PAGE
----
Why Read the 1996 New Rochelle Revised Comprehensive Plan?

Time to read
17 minutes
Read so far

Why Read the 1996 New Rochelle Revised Comprehensive Plan?

June 13, 2012 - 15:04


Carl Sagan, astronomer and philosopher, wrote "You have to know the past to understand the present.”

The recently announced EnvisioNR planning process is intended to create a revised Comprehensive Plan for the City of New Rochelle. To put this effort in context today some history is in order. The EnvisioNR will be a successor to the Revised Comprehensive Plan which was adopted by New Rochelle City Council on July 30, 1996. That revised plan built upon the Master Plan for New Rochelle completed in 1965 which was updated in 1977.

The 1996 Comprehensive Plan was prepared by Saccardi & Schiff, Inc. which worked with a Comprehensive Plan Advisory Committee and the New Rochelle Department of Development.

Members of the City Council at the time were Tim Idoni (Mayor) and Rhoda Quash, Noam Bramson, Alex Eodice, Joe Fosina, Ruth Kitchen and Chris Selin. The Comprehensive Plan Advisory Committee (COMPAC) consisted of 12 people and included two council members (Kitchen, Eodice) along with a future council member (Marianne Sussman) and a future City Judge (Anthony Carbone). Also on the commitee was Lois Brechner, Jay Kreisberg, Gerard Ragone, Joseph Rossini, Sebastian·Bulfamante, Jacquetta Cole, Teresa Morales and Dr. Jason Silverman. Three of the members of the COMPAC members were members of the Planning Board (not sure which 3, little help here) and the Committee reported its findings to the full Planning Board. The Department of Development was led by Commissioner Joseph Madonna along with Alan Schuman and Ed Lynch.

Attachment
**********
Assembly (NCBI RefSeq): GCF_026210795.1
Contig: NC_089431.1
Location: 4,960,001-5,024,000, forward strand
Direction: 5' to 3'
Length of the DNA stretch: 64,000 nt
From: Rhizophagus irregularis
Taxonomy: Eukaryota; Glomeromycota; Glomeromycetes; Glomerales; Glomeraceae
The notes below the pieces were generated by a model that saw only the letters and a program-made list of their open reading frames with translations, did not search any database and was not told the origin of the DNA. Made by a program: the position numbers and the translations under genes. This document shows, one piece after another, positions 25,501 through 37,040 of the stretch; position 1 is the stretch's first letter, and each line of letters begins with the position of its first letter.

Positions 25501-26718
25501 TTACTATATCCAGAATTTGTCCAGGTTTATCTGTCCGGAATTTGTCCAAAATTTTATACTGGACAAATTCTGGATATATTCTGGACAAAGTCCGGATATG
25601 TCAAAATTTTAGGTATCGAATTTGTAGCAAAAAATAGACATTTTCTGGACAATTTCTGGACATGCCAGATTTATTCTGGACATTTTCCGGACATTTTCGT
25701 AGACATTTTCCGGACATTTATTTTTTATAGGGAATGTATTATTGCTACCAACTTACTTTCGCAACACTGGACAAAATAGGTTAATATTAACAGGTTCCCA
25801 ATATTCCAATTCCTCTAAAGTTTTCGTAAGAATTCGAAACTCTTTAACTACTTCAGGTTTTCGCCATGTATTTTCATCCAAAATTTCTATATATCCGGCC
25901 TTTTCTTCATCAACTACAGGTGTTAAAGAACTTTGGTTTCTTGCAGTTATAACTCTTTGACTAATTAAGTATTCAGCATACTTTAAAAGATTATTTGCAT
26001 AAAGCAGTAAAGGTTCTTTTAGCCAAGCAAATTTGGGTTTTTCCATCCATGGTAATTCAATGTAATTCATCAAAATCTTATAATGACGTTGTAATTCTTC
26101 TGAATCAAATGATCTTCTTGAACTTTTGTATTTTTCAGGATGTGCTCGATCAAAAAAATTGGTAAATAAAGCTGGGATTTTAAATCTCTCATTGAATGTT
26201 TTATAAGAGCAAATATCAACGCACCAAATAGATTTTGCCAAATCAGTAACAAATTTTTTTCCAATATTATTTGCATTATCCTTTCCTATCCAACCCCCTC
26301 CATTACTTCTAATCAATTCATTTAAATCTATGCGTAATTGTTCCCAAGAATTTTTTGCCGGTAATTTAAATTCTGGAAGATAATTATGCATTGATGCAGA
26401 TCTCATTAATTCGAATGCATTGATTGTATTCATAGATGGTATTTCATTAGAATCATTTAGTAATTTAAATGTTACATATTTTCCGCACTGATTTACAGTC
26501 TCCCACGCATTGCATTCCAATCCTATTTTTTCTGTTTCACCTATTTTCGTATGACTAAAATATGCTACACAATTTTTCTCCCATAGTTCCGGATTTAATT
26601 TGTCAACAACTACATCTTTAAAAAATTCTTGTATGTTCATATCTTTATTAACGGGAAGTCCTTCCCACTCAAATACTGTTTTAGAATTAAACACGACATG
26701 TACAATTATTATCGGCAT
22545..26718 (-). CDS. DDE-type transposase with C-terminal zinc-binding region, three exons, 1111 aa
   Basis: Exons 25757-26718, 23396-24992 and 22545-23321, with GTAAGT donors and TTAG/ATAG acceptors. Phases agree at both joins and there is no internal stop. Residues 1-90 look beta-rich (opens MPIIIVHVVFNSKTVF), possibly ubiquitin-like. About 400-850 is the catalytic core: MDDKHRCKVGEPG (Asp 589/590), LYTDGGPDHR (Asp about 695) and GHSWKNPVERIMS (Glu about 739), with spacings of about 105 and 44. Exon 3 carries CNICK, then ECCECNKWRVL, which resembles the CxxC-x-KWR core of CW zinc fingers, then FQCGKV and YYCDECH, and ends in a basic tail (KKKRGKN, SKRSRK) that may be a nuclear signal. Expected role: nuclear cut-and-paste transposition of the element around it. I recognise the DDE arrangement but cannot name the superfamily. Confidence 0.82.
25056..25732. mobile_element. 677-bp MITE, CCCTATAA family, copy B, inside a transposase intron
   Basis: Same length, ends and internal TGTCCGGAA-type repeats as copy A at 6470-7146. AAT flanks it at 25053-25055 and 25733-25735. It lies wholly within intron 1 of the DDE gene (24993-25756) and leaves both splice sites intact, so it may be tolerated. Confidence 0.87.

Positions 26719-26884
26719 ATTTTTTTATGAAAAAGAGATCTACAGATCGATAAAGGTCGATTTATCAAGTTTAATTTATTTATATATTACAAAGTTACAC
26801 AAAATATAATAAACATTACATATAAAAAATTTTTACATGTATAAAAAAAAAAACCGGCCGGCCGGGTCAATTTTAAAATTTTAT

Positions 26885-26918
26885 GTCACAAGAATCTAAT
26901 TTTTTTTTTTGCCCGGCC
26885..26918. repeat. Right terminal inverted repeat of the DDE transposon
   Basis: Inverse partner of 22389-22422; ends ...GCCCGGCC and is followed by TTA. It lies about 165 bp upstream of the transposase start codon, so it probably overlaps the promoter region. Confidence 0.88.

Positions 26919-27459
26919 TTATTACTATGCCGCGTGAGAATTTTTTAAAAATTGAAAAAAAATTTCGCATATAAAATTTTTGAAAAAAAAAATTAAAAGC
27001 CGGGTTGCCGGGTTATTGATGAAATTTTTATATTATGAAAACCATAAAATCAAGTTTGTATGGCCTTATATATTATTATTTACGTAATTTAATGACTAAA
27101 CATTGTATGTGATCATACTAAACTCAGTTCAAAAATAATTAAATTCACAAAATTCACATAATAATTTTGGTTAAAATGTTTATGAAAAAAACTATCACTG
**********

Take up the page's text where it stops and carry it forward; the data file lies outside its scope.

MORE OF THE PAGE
The entire Revised Comprehensive Plan (adopted 1996) plus Amendments can be downloaded here.

Reading a Comprehensive Plan is an effort. It is long, detailed and filled with jargon. For those who want to be a party to the discussions on the current EnvisioNR planning, it is a must read. You are urged to download the PDF document linked above and read it with a notepad handy to capture questions and ideas for the current planning.

No matter what your interest in the current planning process, every New Rochelle resident will find at least skimming Section II: CITYWIDE CONDITIONS AND PLANNING STUDIES worthwhile. It is listed as about 50 pages but the format of the document is such that it is really more like a 20 page chapter of a book. There are many interesting historical tidbits containing in this section and, for many, sure to be some nostalgic memories of past political figures, businesses and previous land use battles. What is truly amazing is the number of issues that we are still grappling with today -- moving the City Yard, downtown development, the North Avenue corridor, parkland and much more. It's been 20 years since that plan was being developed but sections read like it could have been written today.

Do you know why there is a large traffic circle on Memorial Highway? Do you remember the Munchkin Day Parade around the Library? Did you know that the school district taxes utilities and why? Do you know what runs underneath Stephenson Boulevard? These and other nuggets are nestled in among Section II.